The cast of Los Altos Stage Company’s “The Great American Trailer Park Musical” includes, from left, Mylissa Malley as Lin, Vanessa Alvarez as Betty, and Christina Bolognini as Pickles. Altos Stage Company

Los Altos Stage Company...

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Spiritual Life

9/11 survivor Michael Hingson finds purpose

Imagine walking down 78 flights of stairs – 1,463 individual steps. You are in imminent danger as you walk, unsure whether you can make it out of the building before it collapses or explodes. Struggling for each breath, you smell the heavy sten...

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Magazine

Los Altos Hills home showcases resort-inspired living

Los Altos Hills home showcases resort-inspired living


Courtesy of Spectrum Interior Design
In place of a more traditional fireplace, this modern living room features a linear-flame firebox that emits heat while offering a sculpturelike design element.

After traveling the world and visiting a host...

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Commission says try again


Ellie Van Houtte/Town Crier
The island at Loyola Corners, across from Tom’s Depot, is being considered for retail and condominium development.

A proposal for a three-story, mixed use project at Loyola Corners may be headed back to the drawing board.

During a Los Altos Planning and Transportation Commission (PTC) study session last week, some commissioners suggested that the proposed project’s plan – which calls for approximately 1,000 square feet of ground-floor retail and six condominiums at the former Photo Drive-up site – should be scrapped and redone because the bulky design doesn’t fit the area.

“I don’t think there’s a way to fix this design,” said Commissioner Ken Lorell, who noted that the project was “completely out of character” for Loyola Corners and suggested project applicant Gregg Bunker rethink his design.

According to a city staff report, the study session was scheduled to provide “early design input” for Bunker, who has owned the triangular property for more than 20 years.

Bunker presented the PTC with two alternative building designs to consider – including one that called for a 30-foot tall building with 9-foot wall plates.

A second design called for a 33-foot tall structure – 3 feet above the city’s height limit for the area – with a roof deck for tenants living in the building’s six condominium units on the second and third levels.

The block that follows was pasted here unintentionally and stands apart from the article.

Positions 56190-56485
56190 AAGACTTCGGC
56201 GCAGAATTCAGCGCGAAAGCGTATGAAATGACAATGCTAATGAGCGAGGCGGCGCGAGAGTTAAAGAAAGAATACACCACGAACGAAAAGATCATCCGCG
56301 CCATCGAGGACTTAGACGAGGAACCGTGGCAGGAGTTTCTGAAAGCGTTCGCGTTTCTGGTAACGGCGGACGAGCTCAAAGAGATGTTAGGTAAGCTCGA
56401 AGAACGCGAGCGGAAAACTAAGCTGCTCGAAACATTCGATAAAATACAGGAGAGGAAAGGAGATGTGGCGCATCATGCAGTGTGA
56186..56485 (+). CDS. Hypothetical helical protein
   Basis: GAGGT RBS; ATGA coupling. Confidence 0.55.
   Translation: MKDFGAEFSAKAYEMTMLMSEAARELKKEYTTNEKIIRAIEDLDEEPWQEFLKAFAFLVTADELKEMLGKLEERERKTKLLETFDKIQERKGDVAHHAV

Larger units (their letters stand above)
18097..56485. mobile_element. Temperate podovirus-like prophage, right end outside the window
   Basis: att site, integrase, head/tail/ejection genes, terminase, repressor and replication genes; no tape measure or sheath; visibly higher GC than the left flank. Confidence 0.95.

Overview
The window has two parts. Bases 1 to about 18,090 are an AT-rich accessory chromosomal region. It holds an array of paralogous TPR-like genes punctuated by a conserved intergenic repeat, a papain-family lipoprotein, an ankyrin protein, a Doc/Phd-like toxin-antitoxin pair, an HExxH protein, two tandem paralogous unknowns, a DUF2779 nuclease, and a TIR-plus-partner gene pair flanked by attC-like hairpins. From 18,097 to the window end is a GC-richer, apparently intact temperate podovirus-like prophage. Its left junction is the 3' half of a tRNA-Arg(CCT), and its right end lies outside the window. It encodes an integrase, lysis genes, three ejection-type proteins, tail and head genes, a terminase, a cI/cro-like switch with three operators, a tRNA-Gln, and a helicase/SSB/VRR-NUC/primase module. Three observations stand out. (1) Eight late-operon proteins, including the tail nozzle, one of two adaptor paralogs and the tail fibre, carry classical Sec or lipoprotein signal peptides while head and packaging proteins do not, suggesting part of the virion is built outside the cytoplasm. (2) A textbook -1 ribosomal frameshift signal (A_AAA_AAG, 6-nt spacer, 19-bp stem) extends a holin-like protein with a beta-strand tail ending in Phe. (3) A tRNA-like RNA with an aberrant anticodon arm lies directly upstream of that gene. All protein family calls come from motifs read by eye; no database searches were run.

Bunker told the commission that the building would be “simply unique” with “all-glass” condo units located at the corners.

“I think it’ll be a delightful place for residents to live,” he said.

Bunker’s proposal includes 15 parking spaces – two short of the 17 required by city code. However, Bunker told the PTC that he would consider using parking lifts and vowed to exceed the amount of parking required by the city.

Still, the project drew criticism from a handful of neighbors who said both proposed building designs would be too large for the area. One Fremont Avenue resident told the PTC that the building’s look and size was “inconsistent” with the rest of the Loyola Corners area, while another neighborhood resident called the proposal “extreme.”

“It just feels to me like a lot of square footage for the lot size,” added a second Fremont Avenue resident.

Some PTC members agreed with the assessments offered by the residents in attendance. Commissioner Jon Baer said that the building was too big for the neighborhood and called on Bunker to “rethink the project from scratch.”

Commissioner Phoebe Bressack termed the volume of the structure “huge for the area,” adding that the designs appeared to try to fill “every possible square inch” of the property.

“If it wasn’t end-to-end-to-end-to-end everywhere, it would be better for the town,” she said.

Commissioner Jerry Moison, however, offered a different take on the project. He said adding setbacks on the small property site would make the building “look like a pencil.”

Moison added that the project was needed to help revitalize the area.

“I think Loyola Corners is in desperate need of something just like this,” he said.